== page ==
A standard of care for depression: Addressing one of America’s most common mental illness can be challenging for primary care providers.

A standard of care for depression: Addressing one of America’s most common mental illness can be challenging for primary care providers. This is one example of practitioners working to change that.

One of the most common mental illnesses in the United States, depression affects about 17.3 million adults — more than the number of people who have survived cancer. The disease deeply impacts people’s health and their ability to live a good, productive life. And it often goes hand-in-hand with other diseases, like cancer, heart disease and HIV. When people with these medical conditions also develop depression, the cooccurrence can greatly affect their response to medical treatment and their ability to recover.
“Major depression is a treatable cause of pain, suffering, disability and death,” says Dr. Arpan Waghray, chief medical officer for Well Being Trust and system director for behavioral medicine at Swedish Health Services in Seattle. “Effective treatment is essential for helping people realize their fullest potential for wellbeing.”
Yet only about half of adults with depression are treated for the disease, he says, and only about 20 percent to 40 percent of those patients show substantial improvement.
Creating a pathway
All of this makes depression an important condition for health systems to tackle head on. To that end, Providence St. Joseph Health gathered input from primary care physicians across its systems and developed what is known as a care pathway for depression. Integrated into the health system’s electronic medical records, the pathway aimed to guide physicians through screening patients for depression and diagnosing the disease; treating the disease or connecting patients to care online or via a specialist; and helping patients manage medication and symptoms.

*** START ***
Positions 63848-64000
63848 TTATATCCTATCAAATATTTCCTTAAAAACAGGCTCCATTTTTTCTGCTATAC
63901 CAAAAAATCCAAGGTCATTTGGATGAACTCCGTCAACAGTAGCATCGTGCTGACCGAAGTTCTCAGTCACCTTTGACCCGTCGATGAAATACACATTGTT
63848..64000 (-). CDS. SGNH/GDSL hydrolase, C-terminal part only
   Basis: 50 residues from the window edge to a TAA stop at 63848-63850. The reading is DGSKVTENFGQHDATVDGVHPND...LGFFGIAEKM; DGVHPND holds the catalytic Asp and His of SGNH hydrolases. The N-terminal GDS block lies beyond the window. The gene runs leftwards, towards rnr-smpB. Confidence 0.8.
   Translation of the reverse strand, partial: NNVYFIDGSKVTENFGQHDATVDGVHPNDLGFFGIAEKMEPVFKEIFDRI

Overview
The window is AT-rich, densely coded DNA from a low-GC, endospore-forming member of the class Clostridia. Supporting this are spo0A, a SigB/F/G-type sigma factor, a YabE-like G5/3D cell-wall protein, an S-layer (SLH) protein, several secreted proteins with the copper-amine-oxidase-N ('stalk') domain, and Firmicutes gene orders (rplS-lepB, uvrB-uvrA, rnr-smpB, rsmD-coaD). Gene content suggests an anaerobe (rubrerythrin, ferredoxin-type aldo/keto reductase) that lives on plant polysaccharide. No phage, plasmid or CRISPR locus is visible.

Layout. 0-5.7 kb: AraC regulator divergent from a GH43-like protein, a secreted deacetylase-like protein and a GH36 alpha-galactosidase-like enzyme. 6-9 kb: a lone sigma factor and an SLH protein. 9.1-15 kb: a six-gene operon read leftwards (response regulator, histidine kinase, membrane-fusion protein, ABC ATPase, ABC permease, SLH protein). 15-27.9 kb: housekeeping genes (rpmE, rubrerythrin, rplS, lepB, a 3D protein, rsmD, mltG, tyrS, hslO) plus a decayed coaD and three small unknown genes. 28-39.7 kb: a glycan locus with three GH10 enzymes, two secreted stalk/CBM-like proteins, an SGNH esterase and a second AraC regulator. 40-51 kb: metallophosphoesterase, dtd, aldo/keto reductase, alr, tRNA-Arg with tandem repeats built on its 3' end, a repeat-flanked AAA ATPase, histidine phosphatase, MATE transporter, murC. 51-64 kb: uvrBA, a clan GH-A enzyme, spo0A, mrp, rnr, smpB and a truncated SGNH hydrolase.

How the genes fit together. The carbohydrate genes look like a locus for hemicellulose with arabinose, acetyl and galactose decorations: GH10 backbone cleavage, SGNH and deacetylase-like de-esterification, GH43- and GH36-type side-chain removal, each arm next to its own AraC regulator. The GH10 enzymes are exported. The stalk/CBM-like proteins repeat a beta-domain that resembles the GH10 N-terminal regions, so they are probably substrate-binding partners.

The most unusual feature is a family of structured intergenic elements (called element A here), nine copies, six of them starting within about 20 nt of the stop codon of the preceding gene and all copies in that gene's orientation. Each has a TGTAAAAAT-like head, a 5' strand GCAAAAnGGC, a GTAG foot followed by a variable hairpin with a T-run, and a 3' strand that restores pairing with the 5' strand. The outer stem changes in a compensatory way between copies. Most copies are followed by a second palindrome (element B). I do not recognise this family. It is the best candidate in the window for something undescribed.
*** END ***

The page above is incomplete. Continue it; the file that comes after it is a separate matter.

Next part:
The goal, Waghray says, was to enable doctors to give patients with depression a consistent standard of care and, ultimately, bring the disease into remission for more patients.
“Primary care providers are frequently asked to do more with less,” Waghray says. “The depression care pathway was created with providers in mind, to help make the right thing easy to do.”
Within three months of rolling out the pathway in one clinic, 30 percent of patients had been screened for depression—but the goal is to expand further and wider.
In June, a new workgroup convened for the first time to begin assessing the existing pathway and determining the steps needed to improve it and create what they are calling the Depression Care Pathway 2.0.
Whole person care
An important component of the new effort will be assuring doctors that they will be supported throughout the process of identifying and treating patients with depression, says workgroup co-leader Dr. Megan Chiarelli, Providence St. Joseph’s medical director for behavioral health integration into primary care in Southern California.
“Physicians are concerned that if they get a positive depression screen, or have a patient with suicidal ideation, they won’t know what to do, or they don’t have psychiatric resources,” Chiarelli says. “We’re going to emphasize that medicine is constantly evolving and let physicians know, ‘This is another aspect of whole person care, and we will give you the tools to manage it.’”
The pathway will have to be flexible, taking into account regional differences and the patient-physician relationship, says Vanessa Casillas, PsyD, director of psychology in Oregon and Southwest Washington for Providence Medical Group, a five-state network of clinics and physicians. The group’s Oregon practices have behavioral health providers embedded into their medical-home teams, but other regions are at different points in the process of developing and implementing behavioral health care in their primary care clinics, Casillas says.
“The depression pathway will likely be really helpful too in places that don’t have embedded behavioral health providers,” she says. “The pathway provides guidance based on best practices for everything from screening for depression to a prescribing algorithm for medical providers when needed. It also leaves room for clinical judgment and shared decision-making based on the patient’s history and current status. There’s usually a number of relevant factors to consider.”
Workgroup co-leader Dr. Howard Mun, PharmD, who directs Clinical Quality and Governance for Providence Saint Joseph Health’s Physician Enterprise, serving 9,000 providers and over 900 ambulatory clinics, says the team working on this project will also keep in mind the changing nature of technology.
“We knew, when we developed the original pathway, that what we had then wasn’t going to be our final destination. We knew technology and the electronic medical records were going to change,” he says. “And they really have. As we develop Depression Care Pathway 2.0, our electronic medical records experts will help us imagine the ideal solution and guide us through what the technology can do so we can implement our clinic workflows and standards around that.”
Waghray puts it this way: “If we know that, when we put certain best practices in place, more people with depression can get better, it’s our moral imperative to take those steps.”